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A Decolonial and Liberation Lens to Social Justice Research

This article, written by members of NLPA, focuses on approaches to psychological science that are rooted in decolonial and liberation movements. The authors provide information about how traditional ways of conducting psychological research can disempower and marginalize communities further, focusing on pathology and missing sources of strength, resilience, and knowledge. 
The authors discuss a set of recommendations for how psychological scientists can conduct community-engaged research in a manner that is with rather than to communities, including highlighting the importance of fostering critical consciousness; learning about communities' perspectives, practices, and historical and current contexts; sharing power and decision-making with communities in the co-creation of psychological knowledge; using research to actively liberate communities (vs. documenting deficits or disparities), leveraging strengths and resilience; honoring and respecting communities, including rights to privacy; and using one's position to advocate for communities.
These practices align super well with the spirit of our 2024 conference, which is focused on "Weaving a community-engaged psychological science."
Read the full article from APA PsycNet HERE.

NLPA endorse APA Advocacy Letter

NLPA recently endorsed an advocacy letter crafted by the American Psychological Association focused on creating changes to existing non-lawful permanent resident (non-LPR) cancellation of removal rules.

Read the letter HERE

NLPA Congratulates Lillian Comas-Díaz, PhD on Recent APA Presidential Citation

NLPA warmly congratulates Dr. Lillian Comas-Díaz on her recent APA Presidential Citation from Dr. Thema S. Bryant. The citation was awarded to Dr. Comas-Díaz on the basis of her contributions and dedication to the field of psychology and society-at-large.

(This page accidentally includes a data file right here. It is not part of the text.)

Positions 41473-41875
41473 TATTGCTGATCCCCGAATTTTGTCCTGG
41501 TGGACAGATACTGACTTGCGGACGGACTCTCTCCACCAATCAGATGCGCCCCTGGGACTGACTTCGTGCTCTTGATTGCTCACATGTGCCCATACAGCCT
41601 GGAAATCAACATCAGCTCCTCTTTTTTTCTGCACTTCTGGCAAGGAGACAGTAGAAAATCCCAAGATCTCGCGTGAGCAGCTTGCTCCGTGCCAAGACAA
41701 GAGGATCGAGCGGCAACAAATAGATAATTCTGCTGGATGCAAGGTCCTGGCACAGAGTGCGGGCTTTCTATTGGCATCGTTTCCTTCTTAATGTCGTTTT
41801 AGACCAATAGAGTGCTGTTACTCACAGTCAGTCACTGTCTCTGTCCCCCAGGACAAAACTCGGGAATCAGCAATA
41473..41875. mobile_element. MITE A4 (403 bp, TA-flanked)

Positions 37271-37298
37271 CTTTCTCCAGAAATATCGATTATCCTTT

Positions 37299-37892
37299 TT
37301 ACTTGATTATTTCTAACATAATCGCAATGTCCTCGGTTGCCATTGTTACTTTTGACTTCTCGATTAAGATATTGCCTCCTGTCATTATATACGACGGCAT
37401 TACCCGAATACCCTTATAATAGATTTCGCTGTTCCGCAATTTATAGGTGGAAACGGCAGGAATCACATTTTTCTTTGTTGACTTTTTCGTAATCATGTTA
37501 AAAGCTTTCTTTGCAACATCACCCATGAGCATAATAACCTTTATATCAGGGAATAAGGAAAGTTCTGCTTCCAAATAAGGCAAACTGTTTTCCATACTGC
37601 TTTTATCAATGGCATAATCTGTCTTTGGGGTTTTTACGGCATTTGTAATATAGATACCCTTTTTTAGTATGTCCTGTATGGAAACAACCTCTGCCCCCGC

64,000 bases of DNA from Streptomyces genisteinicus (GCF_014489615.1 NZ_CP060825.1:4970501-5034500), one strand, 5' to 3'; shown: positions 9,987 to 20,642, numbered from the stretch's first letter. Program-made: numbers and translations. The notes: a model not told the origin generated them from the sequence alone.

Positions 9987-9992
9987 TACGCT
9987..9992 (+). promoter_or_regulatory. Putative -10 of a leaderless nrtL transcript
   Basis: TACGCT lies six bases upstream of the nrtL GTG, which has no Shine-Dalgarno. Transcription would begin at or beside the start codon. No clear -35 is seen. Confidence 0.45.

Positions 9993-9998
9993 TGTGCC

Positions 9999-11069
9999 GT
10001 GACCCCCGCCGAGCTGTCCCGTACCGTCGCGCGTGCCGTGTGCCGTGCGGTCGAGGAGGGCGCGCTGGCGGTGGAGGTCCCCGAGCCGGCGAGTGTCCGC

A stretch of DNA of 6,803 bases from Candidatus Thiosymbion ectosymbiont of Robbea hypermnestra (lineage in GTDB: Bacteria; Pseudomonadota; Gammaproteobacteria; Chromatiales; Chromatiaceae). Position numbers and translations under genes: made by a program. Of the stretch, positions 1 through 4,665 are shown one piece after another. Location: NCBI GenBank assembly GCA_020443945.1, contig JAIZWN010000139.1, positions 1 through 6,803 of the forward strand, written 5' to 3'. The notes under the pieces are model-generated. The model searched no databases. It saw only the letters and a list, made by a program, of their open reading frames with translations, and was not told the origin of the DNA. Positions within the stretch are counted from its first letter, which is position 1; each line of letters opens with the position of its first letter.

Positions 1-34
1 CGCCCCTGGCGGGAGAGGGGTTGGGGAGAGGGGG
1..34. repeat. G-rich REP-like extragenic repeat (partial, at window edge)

Dr. Comas-Díaz is a clinical psychologist in private practice, and a clinical professor at the George Washington University Department of Psychiatry and Behavioural Sciences. The former director of the Office of Ethnic Minority Affairs of the American Psychological Association, she was a faculty member of the Yale University Department of Psychiatry, where she also directed its Hispanic Clinic. As a clinician-scholar-activist, Dr. Comas-Días has participated in fact-finding delegations investigating human right abuses in Chile, the former Soviet Union, Eastern Europe, and South Africa. The author of over 170 professional publications, Dr. Comas-Días has written extensively on the interaction of culture, gender, race, ethnicity,  social class, and spirituality in mental health. Some of her books include: Liberation Psychology: Theory, Method, Practice and Social Justice (co-edited with Edil Torres Rivera), Multicultural Care: A Clinician’s Guide to Cultural Competence; Womanist and Mujerista Psychologies: Voices of Fire, Acts of Courage (co-edited with T. Bryant Davis); and, Latina Psychologists: Thriving in the Cultural Borderlands (co-edited with C. I. Vazquez).  Her recent co-edited book with Hector Adames and Nayeli Chavez-Dueñas on Decolonial Psychology will be published in late 2023.  Dr. Comas-Díaz is a recipient of the American Foundation Association /American Psychological Association Gold Medal Lifetime Award in the Practice of Psychology.

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